Wanna be a good putter? Here are some basic fundamentals you should be practicing.
- Get a putter with a very distinct line marked on it to indicate the target line and practice
with a chalk line. You can get a chalk line at any hardware store for 5 or 6 bucks, and it's
as valuable a training aid as there is anywhere. Find a putt on the practice green that is
straight. Snap a chalk line down from about 5 or 6 feet to the middle of the cup. Make sure
that the entire length of the line on your putter is
exactly on the chalk line. Start making putts. This will train
your eyes to "see square" precisely.
- Keep your the pressure in your hands soft and constant throughout the
stroke. Sensitivity is obviously a huge part of putting. If your hands are tight on the grip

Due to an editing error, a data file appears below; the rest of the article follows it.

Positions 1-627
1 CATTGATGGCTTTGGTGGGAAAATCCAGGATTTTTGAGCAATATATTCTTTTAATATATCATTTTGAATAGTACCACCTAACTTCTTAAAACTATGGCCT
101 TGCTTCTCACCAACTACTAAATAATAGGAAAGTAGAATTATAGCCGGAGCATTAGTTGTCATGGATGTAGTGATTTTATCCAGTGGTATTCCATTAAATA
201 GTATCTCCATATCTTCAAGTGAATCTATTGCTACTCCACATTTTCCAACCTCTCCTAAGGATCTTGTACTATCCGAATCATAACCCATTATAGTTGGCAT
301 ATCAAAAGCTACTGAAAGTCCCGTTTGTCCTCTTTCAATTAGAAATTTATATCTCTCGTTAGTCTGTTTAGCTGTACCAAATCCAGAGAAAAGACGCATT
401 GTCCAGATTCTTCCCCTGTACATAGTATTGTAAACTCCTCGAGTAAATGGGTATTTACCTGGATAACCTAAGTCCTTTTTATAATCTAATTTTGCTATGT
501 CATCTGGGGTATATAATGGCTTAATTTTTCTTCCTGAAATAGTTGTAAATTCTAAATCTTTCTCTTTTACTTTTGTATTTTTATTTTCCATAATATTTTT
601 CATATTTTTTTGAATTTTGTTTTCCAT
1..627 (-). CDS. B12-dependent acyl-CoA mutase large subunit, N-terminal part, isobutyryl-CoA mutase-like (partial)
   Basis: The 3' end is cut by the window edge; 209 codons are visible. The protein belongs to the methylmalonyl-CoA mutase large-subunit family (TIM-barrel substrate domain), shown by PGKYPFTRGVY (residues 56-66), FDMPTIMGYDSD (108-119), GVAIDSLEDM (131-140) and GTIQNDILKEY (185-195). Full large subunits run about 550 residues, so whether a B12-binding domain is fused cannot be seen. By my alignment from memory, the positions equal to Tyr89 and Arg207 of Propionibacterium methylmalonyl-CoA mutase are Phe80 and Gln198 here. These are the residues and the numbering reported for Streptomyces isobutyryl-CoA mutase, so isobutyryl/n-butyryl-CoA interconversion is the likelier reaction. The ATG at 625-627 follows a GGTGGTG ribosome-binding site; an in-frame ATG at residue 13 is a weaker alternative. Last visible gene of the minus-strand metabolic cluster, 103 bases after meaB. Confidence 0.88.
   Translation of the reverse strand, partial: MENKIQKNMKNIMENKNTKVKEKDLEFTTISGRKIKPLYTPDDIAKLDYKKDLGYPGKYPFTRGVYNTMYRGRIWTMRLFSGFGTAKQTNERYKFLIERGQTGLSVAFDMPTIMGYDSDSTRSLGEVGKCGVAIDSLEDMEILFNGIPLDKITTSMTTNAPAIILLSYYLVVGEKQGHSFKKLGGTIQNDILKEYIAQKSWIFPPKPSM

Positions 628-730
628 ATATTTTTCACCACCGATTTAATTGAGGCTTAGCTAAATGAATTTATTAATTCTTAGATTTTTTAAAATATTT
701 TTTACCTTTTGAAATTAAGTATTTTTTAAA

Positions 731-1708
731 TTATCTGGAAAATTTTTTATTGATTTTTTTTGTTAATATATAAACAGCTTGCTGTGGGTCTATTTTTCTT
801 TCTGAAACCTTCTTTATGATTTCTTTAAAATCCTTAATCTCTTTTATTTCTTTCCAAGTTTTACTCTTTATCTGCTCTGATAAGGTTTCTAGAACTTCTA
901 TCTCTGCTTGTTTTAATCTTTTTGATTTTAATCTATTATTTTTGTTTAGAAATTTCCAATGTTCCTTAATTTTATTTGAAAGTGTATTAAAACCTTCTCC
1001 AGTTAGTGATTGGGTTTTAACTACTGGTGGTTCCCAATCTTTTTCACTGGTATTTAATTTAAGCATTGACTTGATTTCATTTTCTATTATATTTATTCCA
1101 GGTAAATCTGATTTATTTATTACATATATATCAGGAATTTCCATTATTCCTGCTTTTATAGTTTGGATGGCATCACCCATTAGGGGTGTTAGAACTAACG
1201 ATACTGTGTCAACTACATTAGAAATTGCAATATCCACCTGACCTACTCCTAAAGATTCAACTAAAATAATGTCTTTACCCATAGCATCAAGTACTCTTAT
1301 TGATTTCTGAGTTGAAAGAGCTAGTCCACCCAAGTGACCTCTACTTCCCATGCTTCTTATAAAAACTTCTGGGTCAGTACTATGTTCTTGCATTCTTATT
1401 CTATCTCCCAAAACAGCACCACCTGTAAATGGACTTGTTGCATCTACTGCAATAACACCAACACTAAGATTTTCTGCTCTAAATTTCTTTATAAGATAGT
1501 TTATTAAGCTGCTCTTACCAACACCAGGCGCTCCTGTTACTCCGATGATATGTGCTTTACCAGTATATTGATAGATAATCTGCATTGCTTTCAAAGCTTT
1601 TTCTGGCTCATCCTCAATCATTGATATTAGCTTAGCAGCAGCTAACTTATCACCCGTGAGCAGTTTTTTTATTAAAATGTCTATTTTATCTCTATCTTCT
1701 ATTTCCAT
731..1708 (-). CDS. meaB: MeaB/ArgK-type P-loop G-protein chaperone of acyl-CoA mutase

you are diminishing your sensitivity - period. Also, if your grip pressure changes during
the stroke, it's probably not "a stroke" but more likely a jab, flinch, spasm,
push, hit ... well, you get the point -- good luck with that kind of technique.
- There is no independent action in the hands. Nothing could be more logical: If you
do indeed have the putter face aligned precisely, as in the first point above, the
last thing you'd want to do is to change
the position of the face. Therefore, your hands should not be moving independently of your arms
and shoulders. To see if your hands are moving, as a drill
try watching your hands very carefully (instead of the ball) a few times. You'll see
what your hands are doing quite easily.
There are many more (seemingly endless) details about putting, of course, but if you turn these fundamental
concepts into habits it will take you a long way toward being a consistently good putter.
For more detail on this topic and the rest of the game get the "Your Golf" books --
a 4-volume series of paperbacks covering the entire game in detail.